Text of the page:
Well, the article if far too pessimistic. No doubt Spain is in big trouble, facing a stubborn recession somewhat resembling that of Japan. As happened in Japan, the economy is unable to gain momentum due to a weak demand and poor corporate access to financing. Very bad prospects for Spaniards but, also for bond holders?
Not so; the Spanish Public Treasury will not default, as Japan's didn't, albeit for different reasons.
The main reason is that Spanish public debt is sustainable in the long term. It reached 68.50% of GDP in 2011, among the lowest in Europe, the fruit of years of public sector austerity which led to superavit till 2007. 10 and 5 year bonds are still being bought by the market, although at a high price. Today, 10Y bonds trade at 5,85%, high but still affordable.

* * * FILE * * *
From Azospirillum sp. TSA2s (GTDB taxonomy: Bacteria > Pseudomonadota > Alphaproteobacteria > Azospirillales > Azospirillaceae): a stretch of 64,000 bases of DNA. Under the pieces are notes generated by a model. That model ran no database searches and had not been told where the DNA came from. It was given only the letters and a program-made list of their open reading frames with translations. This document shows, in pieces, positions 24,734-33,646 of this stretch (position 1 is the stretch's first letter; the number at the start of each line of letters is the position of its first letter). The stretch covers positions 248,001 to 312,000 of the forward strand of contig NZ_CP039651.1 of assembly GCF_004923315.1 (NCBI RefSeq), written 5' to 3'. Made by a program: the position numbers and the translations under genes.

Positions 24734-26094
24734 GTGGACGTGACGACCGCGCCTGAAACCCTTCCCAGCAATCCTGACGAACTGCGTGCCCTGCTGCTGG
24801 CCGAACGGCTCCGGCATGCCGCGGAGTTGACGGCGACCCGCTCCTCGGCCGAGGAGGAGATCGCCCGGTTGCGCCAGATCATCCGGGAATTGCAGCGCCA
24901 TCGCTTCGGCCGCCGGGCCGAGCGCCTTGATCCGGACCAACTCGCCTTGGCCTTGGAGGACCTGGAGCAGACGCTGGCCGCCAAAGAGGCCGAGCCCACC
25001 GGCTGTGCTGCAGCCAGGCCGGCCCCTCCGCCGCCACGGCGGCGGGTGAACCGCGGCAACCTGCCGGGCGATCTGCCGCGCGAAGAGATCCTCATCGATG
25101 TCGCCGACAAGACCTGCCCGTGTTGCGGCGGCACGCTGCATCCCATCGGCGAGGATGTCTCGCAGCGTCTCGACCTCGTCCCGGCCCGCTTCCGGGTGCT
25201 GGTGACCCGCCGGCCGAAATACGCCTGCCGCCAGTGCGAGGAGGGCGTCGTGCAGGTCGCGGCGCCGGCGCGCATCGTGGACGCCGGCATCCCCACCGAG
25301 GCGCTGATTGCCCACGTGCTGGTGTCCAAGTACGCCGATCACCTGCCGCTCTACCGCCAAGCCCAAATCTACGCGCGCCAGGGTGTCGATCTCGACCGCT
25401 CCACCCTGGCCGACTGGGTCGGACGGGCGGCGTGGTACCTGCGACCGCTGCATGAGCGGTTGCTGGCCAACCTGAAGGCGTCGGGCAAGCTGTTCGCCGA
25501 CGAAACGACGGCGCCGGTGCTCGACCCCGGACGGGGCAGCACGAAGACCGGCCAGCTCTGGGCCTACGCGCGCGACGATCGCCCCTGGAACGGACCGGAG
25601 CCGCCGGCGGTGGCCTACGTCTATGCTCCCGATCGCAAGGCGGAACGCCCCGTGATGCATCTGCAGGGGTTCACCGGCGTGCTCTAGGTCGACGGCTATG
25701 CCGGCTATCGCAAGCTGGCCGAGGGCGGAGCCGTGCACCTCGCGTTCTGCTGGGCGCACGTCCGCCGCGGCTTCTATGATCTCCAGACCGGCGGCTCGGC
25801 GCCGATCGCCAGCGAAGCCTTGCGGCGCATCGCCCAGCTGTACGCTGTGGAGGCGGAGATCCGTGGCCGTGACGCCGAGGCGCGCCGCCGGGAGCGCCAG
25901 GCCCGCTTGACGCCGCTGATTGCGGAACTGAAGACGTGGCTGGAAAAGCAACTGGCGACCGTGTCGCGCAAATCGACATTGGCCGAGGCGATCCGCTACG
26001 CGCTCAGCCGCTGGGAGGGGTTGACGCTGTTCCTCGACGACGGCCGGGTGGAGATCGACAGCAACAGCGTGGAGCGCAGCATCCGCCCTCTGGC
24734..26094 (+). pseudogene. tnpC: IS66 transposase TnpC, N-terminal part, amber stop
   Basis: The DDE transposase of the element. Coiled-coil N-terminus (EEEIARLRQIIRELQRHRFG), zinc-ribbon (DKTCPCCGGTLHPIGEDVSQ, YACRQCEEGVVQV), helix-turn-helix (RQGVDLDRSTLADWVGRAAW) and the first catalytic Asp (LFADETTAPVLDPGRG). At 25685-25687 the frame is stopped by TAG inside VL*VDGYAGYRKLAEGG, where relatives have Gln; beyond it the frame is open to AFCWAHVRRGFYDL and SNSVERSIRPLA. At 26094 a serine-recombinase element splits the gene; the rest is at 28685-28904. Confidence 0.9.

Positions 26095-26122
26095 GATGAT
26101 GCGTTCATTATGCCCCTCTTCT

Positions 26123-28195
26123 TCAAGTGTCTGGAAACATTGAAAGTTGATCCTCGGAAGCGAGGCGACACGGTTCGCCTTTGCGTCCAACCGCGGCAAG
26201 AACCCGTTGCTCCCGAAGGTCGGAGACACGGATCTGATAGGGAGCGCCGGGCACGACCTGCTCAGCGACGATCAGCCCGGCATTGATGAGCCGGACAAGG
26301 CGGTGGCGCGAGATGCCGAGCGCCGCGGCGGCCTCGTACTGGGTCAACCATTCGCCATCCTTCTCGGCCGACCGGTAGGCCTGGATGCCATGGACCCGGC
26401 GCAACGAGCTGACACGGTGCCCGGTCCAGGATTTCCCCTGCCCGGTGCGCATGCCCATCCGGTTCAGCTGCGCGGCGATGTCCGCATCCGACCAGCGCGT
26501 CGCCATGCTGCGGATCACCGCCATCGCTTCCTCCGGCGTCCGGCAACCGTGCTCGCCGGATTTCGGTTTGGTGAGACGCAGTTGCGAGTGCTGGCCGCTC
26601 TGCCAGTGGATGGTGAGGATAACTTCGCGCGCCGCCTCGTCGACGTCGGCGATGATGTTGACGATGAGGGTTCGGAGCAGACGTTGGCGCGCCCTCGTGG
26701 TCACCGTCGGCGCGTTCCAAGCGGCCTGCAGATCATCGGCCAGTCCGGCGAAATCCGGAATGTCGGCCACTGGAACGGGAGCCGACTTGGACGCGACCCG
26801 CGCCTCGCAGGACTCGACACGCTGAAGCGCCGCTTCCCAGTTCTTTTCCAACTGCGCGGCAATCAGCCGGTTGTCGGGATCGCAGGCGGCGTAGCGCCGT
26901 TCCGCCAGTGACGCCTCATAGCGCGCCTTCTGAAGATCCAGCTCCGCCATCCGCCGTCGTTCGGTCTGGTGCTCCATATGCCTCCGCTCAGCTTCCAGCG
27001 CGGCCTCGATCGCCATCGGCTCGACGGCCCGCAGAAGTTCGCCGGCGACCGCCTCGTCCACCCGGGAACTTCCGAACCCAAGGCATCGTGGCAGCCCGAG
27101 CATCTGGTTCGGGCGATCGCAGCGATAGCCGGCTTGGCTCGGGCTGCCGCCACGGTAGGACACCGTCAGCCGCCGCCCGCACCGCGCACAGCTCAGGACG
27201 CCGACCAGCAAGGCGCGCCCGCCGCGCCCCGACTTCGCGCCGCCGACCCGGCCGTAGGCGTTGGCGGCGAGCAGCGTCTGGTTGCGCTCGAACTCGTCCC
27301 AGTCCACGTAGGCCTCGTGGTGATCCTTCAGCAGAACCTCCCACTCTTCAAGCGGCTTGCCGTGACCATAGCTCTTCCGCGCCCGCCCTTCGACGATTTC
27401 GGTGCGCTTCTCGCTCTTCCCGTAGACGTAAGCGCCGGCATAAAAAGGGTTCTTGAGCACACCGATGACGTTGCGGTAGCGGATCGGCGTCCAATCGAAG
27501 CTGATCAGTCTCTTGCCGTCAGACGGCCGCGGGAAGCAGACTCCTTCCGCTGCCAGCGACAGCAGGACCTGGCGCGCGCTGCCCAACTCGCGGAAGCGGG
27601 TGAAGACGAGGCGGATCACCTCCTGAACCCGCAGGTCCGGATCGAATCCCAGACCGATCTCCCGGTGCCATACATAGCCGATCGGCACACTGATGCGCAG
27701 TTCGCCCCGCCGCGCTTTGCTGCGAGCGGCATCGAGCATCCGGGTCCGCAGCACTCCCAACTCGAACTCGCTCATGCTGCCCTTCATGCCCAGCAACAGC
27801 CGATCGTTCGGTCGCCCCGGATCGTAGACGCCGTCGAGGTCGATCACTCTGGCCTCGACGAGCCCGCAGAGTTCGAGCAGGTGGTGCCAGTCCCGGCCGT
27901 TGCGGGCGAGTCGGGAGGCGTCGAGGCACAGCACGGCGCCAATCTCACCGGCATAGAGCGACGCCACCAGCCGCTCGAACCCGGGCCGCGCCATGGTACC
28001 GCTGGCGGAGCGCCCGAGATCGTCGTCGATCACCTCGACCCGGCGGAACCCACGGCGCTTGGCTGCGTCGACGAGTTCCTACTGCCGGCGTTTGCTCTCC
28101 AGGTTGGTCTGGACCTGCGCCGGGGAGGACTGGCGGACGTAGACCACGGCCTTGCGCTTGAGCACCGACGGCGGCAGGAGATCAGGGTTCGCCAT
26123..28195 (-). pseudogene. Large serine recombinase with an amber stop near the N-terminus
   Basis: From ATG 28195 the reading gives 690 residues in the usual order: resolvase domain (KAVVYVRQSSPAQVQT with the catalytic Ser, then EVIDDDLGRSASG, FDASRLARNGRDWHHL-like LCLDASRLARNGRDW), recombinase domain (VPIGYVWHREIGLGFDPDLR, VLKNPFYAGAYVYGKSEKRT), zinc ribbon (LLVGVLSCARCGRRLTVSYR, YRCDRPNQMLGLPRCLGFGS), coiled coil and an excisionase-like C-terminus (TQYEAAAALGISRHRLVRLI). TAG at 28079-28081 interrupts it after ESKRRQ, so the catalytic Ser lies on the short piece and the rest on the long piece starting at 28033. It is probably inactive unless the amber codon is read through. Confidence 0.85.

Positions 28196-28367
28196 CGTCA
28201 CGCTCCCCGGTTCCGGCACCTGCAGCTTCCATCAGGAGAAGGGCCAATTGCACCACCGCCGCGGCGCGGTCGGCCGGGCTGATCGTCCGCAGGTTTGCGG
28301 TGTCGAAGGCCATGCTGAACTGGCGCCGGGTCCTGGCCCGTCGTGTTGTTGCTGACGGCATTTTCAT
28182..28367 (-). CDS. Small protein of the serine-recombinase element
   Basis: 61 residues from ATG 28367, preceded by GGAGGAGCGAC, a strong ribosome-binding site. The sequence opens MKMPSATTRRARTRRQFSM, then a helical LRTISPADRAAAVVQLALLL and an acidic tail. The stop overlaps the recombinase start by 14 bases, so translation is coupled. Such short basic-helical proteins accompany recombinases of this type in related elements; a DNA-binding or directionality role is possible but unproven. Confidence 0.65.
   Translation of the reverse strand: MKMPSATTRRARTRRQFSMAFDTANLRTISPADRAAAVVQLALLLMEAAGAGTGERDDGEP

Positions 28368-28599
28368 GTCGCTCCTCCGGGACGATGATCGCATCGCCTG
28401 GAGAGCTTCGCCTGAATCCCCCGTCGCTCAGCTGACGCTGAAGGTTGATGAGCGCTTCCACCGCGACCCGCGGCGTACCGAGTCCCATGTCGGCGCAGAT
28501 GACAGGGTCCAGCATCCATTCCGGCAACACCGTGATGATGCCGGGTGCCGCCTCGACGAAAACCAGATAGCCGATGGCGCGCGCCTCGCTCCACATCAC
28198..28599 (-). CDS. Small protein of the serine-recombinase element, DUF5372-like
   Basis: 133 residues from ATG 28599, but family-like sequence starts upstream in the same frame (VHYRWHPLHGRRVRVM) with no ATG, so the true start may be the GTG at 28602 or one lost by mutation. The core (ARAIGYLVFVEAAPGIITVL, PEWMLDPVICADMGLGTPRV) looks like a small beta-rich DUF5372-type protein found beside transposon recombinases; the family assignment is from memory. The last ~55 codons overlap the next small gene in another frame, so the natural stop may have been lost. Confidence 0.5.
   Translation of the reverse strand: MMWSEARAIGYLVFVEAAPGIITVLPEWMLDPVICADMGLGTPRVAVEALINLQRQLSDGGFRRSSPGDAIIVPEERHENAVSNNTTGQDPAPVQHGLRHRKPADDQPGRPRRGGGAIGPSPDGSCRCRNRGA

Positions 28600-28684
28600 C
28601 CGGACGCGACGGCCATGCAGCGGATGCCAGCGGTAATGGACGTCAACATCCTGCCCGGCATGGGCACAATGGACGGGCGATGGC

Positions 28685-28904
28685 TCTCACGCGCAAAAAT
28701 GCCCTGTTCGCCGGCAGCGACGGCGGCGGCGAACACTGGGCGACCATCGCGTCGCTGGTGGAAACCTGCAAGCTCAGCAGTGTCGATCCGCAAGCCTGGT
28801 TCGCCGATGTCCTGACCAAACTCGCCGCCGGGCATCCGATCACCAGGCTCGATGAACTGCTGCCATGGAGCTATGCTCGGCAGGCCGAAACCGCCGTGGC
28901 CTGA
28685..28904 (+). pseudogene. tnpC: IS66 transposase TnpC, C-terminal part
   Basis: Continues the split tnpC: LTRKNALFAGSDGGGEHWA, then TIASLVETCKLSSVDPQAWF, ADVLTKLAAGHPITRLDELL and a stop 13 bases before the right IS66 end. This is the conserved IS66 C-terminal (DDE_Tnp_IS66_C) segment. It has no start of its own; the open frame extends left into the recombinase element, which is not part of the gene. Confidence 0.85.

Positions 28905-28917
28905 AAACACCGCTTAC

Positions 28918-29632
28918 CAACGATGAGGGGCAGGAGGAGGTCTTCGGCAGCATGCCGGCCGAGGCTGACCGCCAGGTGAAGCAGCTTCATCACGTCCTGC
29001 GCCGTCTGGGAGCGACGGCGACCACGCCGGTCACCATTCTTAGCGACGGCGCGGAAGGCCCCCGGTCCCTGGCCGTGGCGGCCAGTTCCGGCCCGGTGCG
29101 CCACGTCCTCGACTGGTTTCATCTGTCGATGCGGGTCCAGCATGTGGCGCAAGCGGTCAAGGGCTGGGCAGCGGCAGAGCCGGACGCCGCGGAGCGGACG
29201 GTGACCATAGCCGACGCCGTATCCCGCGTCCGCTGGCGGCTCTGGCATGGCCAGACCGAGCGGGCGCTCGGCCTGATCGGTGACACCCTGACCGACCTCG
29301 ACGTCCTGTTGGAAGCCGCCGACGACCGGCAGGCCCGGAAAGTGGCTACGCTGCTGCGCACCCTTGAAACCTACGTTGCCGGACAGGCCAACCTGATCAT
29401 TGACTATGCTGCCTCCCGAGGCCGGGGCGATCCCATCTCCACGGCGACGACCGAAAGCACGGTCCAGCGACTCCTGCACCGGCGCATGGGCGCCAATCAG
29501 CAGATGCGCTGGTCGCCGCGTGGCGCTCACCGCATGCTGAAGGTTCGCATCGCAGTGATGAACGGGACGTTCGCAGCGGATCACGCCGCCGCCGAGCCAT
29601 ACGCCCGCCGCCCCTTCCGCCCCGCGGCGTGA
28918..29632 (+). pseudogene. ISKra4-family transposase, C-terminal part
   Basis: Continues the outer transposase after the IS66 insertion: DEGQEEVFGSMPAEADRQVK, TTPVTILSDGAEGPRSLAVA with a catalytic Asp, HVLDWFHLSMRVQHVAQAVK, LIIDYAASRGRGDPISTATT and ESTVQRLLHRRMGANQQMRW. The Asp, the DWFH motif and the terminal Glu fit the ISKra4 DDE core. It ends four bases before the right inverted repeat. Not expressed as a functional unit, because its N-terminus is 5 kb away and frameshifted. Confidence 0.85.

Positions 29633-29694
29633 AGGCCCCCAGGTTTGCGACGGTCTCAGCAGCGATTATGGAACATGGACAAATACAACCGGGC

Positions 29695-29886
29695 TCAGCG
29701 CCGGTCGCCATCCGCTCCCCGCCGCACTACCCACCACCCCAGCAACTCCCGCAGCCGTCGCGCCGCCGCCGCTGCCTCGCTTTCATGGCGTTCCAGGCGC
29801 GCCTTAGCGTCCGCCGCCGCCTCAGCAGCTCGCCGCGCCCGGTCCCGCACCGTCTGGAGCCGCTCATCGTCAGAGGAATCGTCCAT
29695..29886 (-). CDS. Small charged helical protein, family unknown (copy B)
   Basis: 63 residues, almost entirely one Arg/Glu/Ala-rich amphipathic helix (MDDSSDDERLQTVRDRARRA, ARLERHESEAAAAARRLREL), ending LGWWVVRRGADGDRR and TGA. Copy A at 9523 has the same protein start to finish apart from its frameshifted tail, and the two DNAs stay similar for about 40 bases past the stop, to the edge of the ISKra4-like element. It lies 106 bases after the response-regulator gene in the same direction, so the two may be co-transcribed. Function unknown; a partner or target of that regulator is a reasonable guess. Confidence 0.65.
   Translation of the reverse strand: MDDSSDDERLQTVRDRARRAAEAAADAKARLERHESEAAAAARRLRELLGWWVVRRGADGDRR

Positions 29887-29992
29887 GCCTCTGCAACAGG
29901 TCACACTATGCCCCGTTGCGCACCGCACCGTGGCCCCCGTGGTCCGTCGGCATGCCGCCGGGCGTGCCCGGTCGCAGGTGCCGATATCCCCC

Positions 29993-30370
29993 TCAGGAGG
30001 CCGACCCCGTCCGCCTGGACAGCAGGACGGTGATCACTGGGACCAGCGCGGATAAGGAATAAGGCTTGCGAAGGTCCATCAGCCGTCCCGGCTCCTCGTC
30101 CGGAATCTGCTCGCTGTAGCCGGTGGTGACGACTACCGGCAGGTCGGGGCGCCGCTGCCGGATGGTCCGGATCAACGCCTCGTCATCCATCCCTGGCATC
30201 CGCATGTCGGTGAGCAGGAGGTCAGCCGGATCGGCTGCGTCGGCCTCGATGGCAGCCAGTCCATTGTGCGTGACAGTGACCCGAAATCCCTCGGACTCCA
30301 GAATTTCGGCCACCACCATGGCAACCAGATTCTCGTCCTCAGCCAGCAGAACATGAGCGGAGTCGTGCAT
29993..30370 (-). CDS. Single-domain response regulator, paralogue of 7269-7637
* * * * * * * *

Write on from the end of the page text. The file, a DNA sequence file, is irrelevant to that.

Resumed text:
In the long term, the Kingdom of Spain is solvent but, what if panic prevents markets from buying new debt? In my opinion, this is the main problem; it's not solvency but access to financing. And here enters the ECB: what we have seen in recent months is the european economic authorities commitment to avoid a default of Spain. The last invention was the LTRO (Long-Term Refinancing Operation), two years ago was to buy bonds in secondary markets (all convoluted but effective ways to circumvent the legal ban to buy any sovereigns in the primary market) As far as the Spanish government shows a firm resolution on reforms and austerity, the European Union leaders will not let she fall, since the default of Spain means the bust of the euro. During this crisis, the leaders of Germany and other strong economies failed to keep their citizens happy because the idea of virtuous states' money going to profligates was widespread (and I am not saying that Spain deserves being defined as profligate). But, if the whole framework is to fall, those electorates will understand the rescue; nobody believes that the breaking out of the euro is an option.